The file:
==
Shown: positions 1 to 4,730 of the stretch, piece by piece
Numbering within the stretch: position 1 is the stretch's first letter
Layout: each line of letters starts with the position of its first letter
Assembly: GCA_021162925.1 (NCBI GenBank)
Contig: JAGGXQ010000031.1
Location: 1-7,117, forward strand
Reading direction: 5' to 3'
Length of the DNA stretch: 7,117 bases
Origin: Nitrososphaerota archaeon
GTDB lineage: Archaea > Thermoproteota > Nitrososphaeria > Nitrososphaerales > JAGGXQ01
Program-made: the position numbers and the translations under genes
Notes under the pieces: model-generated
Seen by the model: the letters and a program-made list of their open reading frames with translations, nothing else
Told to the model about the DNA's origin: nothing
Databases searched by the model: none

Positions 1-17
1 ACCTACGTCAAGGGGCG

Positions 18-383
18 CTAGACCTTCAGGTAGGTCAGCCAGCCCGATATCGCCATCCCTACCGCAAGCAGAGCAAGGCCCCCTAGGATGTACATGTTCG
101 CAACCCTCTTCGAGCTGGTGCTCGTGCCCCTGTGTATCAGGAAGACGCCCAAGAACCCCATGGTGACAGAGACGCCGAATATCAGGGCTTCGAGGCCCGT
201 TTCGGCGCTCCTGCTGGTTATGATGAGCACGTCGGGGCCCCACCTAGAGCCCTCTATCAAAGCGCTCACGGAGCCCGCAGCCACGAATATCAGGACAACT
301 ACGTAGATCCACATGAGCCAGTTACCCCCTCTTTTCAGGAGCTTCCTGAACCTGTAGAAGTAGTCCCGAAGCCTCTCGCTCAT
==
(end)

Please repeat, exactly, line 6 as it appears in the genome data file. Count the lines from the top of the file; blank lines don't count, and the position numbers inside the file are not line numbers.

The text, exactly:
Location: 1-7,117, forward strand